By Katie Moore
Recently, an article in Bloomberg News discussed how more people are tapping into their retirement accounts to make ends meet. At GreenPath, we encounter more people asking about the ramifications of using money that has been set aside for the future.
Unfortunately, we see situations where clients consider using their retirement savings to resolve their financial concerns, particularly since the downturn in the housing market eliminated the use of home equity as an option.
For someone, who may be decades away from retirement, using a 401(k) might seem like a logical solution to get through a tough time, despite knowing there will be long-term negative effects.
According to the article, “Younger workers ages 20 to 39 have the highest cash-out rates, with about 40 percent taking money with them when they switch jobs, according to data from Fidelity, the largest administrator of 401(k) plans.”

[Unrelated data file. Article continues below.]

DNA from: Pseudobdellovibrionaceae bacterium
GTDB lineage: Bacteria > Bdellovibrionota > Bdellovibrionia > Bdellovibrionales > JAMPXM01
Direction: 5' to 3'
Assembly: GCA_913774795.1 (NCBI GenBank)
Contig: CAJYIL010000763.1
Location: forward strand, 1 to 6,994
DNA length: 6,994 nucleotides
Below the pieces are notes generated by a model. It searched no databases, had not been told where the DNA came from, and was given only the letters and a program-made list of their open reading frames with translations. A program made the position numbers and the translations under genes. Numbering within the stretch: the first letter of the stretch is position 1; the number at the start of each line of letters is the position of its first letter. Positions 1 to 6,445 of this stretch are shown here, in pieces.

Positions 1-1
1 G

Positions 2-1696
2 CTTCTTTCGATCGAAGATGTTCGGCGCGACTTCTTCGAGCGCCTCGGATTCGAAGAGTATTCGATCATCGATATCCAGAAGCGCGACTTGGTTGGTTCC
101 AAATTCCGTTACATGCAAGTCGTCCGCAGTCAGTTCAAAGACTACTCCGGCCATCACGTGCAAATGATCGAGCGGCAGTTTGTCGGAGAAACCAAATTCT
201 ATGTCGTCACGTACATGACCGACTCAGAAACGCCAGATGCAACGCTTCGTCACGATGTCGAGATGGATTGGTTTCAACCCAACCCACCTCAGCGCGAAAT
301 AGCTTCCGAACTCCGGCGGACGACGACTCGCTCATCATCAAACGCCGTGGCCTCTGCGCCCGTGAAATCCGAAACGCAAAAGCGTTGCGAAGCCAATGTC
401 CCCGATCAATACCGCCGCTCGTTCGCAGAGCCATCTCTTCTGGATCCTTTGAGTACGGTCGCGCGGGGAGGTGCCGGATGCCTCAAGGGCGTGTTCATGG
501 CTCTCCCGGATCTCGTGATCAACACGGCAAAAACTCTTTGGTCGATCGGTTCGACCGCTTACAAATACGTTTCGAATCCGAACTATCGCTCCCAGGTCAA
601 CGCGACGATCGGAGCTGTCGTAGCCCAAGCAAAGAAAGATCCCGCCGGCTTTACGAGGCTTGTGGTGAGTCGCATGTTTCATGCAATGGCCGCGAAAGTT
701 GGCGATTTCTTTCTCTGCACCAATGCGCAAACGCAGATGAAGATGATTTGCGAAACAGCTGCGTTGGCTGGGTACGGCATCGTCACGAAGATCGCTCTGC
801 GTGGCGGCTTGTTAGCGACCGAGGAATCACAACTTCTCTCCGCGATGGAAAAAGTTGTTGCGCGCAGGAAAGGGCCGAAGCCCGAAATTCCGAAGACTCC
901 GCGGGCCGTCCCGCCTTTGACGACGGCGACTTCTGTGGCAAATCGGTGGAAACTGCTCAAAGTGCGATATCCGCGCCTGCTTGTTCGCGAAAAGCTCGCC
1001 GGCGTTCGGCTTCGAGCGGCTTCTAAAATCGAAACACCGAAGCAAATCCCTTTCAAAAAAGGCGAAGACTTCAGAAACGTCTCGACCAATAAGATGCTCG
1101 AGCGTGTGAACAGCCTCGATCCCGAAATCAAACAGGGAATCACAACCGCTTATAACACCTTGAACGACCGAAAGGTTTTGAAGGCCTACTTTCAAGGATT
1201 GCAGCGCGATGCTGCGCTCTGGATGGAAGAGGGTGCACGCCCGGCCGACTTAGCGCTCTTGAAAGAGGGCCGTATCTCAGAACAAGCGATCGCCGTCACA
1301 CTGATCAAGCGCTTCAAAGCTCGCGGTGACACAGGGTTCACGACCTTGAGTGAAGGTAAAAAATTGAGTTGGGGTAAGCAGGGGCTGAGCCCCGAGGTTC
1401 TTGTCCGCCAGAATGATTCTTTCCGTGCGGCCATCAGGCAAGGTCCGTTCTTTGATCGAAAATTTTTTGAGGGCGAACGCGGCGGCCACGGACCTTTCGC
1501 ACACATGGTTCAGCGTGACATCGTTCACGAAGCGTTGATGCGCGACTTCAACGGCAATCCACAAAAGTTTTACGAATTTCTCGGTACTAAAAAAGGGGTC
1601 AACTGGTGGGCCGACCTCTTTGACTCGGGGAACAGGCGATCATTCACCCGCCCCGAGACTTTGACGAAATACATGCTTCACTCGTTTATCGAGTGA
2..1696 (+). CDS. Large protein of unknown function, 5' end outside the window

Although borrowing from retirement can be an effective way to catch up on past due priority bills, such as a mortgage in foreclosure or high interest credit card debt, it really should be used as a last resort and only if it will fix the root issue that caused the financial trouble in the first place. And in many instances, there are penalties for early withdrawal.
“The Internal Revenue Service collected $5.7 billion in 2011 from penalties, meaning that Americans took out about $57 billion from retirement funds before they were supposed to,” said the article.
Regardless of your age or economic status, before tapping into retirement savings, it is important to create a realistic budget to determine if it balances or will balance with the use of retirement funds.
If the root issue is that you simply do not have enough coming in to cover what needs to go out each month, there may be lifestyle changes to consider that will resolve the root issue and leave your retirement savings intact.